2016 Feuds of the Year – Number 4: West New York teachers vs. BOE


Beginning in the spring, members of the West New York Education Association (WNYEA) hijacked several board of education meetings before finally receiving a new contract about two weeks before the November 8 election. WNYEA protest

By John Heinis/Hudson County View

After months of terribly sleepy, uneventful meetings of the West New York BOE, dozens of local teachers stormed the March meeting to demand a new contract – something they had been without since July 1, 2015.

“No money, but new titles are created and salaries for certain individuals are increased and new carpeting is laid: no money,” WNYEA President Anita Kober said to the board at the time.

“At this time three years ago, you were asked to prepare a budget up to the cap and you did not, two years ago we stood here and said the same thing and again you did not.”


The subsequent meeting was more of the same, with the teachers receiving an assist from Trustee Matthew Cheng, before the WNYEA erupted with a massive 400-person protest two weeks later.

“What do we want? Contracts! When do we want them? Now!,” hundreds of teachers chanted outside of 6028 Broadway prior to a scheduled negotiation meeting.

Again, the BOE was chided for making short-sighted and irresponsible budgetary decisions for years, but a solution still appeared to be a long ways off.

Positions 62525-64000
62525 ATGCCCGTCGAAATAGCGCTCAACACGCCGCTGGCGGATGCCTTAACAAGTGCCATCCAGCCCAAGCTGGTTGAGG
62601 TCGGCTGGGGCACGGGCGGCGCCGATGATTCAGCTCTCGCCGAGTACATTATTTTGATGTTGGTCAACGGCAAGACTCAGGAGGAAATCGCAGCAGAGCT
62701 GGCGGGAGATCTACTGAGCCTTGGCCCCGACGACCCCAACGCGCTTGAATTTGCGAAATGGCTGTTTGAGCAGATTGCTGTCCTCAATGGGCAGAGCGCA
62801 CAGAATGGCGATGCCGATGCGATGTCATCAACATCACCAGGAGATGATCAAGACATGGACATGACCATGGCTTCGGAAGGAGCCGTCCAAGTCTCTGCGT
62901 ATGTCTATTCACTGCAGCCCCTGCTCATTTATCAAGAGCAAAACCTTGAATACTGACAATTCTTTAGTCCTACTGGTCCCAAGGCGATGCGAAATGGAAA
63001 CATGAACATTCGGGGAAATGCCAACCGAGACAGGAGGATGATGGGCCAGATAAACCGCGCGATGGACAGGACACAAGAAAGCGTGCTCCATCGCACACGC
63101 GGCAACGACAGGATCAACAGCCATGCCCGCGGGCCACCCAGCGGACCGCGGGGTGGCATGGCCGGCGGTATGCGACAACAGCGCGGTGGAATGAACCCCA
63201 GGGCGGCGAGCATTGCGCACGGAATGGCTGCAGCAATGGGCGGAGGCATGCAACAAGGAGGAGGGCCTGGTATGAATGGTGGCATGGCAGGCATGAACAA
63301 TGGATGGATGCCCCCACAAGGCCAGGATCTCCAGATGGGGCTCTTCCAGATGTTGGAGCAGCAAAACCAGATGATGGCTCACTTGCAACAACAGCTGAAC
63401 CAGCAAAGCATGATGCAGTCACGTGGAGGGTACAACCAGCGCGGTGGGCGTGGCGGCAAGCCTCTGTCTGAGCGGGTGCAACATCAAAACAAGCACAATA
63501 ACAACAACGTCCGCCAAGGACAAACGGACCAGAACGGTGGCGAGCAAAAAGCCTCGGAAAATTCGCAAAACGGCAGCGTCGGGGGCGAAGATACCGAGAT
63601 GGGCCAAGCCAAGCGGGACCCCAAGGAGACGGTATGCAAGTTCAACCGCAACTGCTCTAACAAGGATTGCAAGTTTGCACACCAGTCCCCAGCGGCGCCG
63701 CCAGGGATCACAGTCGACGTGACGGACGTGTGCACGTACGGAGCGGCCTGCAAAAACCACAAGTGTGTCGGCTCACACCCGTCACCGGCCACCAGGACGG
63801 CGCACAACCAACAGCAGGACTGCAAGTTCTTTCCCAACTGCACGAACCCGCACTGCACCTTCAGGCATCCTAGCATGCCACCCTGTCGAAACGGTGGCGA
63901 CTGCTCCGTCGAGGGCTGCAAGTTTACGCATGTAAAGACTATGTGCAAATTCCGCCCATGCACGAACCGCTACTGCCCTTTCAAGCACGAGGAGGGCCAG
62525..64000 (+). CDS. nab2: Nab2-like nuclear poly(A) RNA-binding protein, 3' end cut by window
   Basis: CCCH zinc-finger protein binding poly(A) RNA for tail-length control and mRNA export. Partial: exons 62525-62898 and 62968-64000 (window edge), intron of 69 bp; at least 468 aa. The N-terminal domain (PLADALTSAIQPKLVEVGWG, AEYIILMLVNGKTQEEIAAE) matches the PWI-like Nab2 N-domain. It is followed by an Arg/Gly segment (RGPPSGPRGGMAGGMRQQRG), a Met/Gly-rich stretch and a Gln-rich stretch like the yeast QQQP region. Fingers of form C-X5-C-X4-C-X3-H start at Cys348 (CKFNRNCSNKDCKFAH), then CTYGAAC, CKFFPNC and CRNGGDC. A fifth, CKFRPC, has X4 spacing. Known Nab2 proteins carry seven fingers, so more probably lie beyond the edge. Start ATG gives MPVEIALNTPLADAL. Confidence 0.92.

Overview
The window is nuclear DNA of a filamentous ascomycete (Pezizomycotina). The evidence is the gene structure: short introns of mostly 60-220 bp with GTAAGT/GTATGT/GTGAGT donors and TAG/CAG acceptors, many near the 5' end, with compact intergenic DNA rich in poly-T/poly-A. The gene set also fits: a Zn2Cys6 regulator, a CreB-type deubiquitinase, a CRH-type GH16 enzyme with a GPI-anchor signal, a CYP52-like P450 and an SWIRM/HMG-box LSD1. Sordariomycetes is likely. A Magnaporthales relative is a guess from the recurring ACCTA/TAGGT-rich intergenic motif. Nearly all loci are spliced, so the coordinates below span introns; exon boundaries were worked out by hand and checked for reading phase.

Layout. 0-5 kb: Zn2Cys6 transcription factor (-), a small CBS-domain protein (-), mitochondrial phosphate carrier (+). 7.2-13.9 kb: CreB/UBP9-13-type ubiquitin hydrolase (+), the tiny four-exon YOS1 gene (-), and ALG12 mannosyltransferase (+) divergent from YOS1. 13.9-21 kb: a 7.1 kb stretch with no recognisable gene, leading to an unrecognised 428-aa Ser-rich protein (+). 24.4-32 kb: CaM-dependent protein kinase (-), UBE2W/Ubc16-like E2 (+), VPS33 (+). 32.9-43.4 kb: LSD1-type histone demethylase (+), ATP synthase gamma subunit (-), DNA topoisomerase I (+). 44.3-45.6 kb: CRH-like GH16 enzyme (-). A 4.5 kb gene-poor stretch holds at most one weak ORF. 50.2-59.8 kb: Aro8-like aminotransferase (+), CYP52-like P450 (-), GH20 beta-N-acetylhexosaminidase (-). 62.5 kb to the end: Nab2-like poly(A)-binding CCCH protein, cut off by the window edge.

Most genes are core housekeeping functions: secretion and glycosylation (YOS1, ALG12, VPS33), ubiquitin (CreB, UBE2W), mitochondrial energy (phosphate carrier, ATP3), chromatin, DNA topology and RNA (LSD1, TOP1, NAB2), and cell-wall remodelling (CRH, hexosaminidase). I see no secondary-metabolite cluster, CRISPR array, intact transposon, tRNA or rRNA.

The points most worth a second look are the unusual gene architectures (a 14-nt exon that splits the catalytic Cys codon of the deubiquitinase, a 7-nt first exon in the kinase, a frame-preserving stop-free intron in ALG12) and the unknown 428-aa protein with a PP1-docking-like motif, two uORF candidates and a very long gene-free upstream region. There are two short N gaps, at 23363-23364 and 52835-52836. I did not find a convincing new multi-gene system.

In what was supposed to be a good fair measure, the nine-person board approved a $136 million budget with an 8 percent tax increase – representing an additional $850,000 to go towards the teachers’ contract.

However, this did not result in anything getting settled, so teachers remained restless and unimpressed.

After enjoying a peaceful summer season, the teachers picked up where they left off, with tensions rising among trustees to the point where Cheng and Lorena Portillo walked out of the meeting.

After scrambling to get Board Vice President Damarys Gonzalez to the meeting, the trustees were subjected to about an hour of teachers airing their grievances, prompting some damage control from Superintendent of Schools Clara Brito Herrera and President Adam Parkinson.


Finally, after about eight months of unrest, the BOE approved a memorandum of understanding for a $62 million, four-year teachers’ contract.

Detractors called it a campaign ploy for the Mayor Felix Roque-backed Children First team (Parkinson and David Morel ran on the ticket), the WNYEA was thrilled to finally get this monkey off their back.

As for members of the public, we were treated to some incredibly entertaining letters to the editor, one from Trustee Jonathan Castaneda, one from Portillo and one from a local resident, once the smoke settled.